Get Your Team To Embrace Change

I will never forget my first few months as a new manager, I had lots of changes to make but was not clear as to how to go about implementing it. I kept going to my manager to check if I could do literately anything (as if they knew what was right for my team)! At the same time, I was reading up on everything I could find on the subject, trying to get tips, strategies, toolkits, anything, to support me. Thank god Medium wasn’t available at the time! In retrospect, I never really found what I was looking for because what I was really seeking was the permission or the blueprint to get my team to come with me.

I see this pattern creep into many of the new managers I work with. Even when they have had experience leading teams, when you throw them into a new experience or environment, it is like they are back to square one. If you can relate to that well I am here to tell you that books are not going to give you the answer. A well written Medium article may provide you with inspiration but should not become your blueprint (think ‘Don’t Copy The Spotify Model), and when listening to talks at conferences or on youtube, be mindful of how much is usually filtered out in order to tell a good narrative. The bottom line is if you’re looking for inspiration, read on, but if you’re actually looking for a ‘yes you can’ moment, you will not get the permission you are looking for in other people’s work.

As a manager, you must find the confidence within in order to move forward with new initiatives that work for you and your team. You know what works for you and you are the only one that knows what will connect with your team best. What I came to realize in my early days of managing others was that the only way to learn and find a solution was to try something with them. Not read about it, talk about it, think about it, just do it! Leading the change would allow me to see how they would react and in exchange, I had to be comfortable adapting to them where I could. In order to have that level of comfort I not only had to be assured in myself but be clear on the outcome.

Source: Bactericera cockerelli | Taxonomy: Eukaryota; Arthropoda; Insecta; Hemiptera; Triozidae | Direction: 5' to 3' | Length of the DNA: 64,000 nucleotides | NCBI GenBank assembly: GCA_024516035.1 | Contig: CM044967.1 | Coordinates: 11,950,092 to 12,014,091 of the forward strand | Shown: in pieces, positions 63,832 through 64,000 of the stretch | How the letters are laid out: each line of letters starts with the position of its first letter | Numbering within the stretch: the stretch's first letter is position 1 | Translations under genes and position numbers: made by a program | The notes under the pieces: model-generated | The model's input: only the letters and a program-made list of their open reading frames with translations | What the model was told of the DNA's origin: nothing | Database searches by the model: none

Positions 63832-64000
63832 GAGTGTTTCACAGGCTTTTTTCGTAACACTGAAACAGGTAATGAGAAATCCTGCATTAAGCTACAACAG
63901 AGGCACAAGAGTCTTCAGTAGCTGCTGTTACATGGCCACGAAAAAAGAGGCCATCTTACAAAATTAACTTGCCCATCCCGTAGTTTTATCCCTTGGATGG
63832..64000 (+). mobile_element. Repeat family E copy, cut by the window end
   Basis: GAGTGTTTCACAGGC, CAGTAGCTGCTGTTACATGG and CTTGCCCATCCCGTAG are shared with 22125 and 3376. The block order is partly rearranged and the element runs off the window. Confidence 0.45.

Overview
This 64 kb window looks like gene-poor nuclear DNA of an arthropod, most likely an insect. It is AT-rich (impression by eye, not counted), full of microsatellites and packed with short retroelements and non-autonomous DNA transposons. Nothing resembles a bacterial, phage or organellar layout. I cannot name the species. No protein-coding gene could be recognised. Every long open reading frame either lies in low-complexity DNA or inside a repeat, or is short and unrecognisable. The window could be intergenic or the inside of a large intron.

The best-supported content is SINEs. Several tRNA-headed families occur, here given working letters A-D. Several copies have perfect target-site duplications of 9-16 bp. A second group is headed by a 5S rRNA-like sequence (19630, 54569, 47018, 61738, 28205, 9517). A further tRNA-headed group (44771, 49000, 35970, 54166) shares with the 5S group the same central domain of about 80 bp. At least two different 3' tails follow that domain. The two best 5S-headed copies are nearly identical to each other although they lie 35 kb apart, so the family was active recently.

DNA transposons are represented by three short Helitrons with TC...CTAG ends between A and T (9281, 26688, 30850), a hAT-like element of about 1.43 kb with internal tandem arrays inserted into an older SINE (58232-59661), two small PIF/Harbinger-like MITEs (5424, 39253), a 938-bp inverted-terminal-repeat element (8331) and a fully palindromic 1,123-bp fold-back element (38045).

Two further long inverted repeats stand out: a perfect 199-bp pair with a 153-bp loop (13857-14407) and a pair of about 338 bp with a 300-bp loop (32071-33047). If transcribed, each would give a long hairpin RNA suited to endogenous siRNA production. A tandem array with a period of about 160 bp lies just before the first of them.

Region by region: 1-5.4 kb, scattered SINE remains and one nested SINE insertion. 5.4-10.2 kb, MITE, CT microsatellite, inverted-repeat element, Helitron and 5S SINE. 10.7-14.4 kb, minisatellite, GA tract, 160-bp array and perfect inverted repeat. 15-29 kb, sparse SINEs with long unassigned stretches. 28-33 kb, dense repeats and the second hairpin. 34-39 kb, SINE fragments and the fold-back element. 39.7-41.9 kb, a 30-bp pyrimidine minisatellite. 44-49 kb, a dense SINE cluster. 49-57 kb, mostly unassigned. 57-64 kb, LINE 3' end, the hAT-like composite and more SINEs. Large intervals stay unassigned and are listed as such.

Instead of coming with a formulated plan of action I approached it with an MVC(minimum viable change). This was an inclusive process and brought the problem/needed change to the table and get their input on how we get it rolling. In my previous experience, new initiatives or changes would come top down and often what looked lovely as a high-level idea would be completely detached from day to day management and fail in practice. This not only puts a lot of added pressure on the managers delivering the plans they had no say on but also created a huge amount of frustration within the team. Thus reinforcing that notion that ‘upstairs doesn’t get us’ and expanding the gap between ‘management’ and ‘everyone else’.

Here’s are my principles of using an MVC to launch a new initiative:

  1. Be clear on ‘Why’: Share with the team the context to change, even if it doesn’t apply to everyone directly if you have a team that is close bring them all in the room. The ‘Why’ should always come from the person leading the initiative. The ‘Why’ gives the team a sense of purpose and clarity as to where the idea is coming from. Practical example: The Finance Team can no longer function in the way we are processing purchases. Too much time is being wasted chasing receipts and credit card orders. They are introducing a new payment processing system that will affect your workflow’.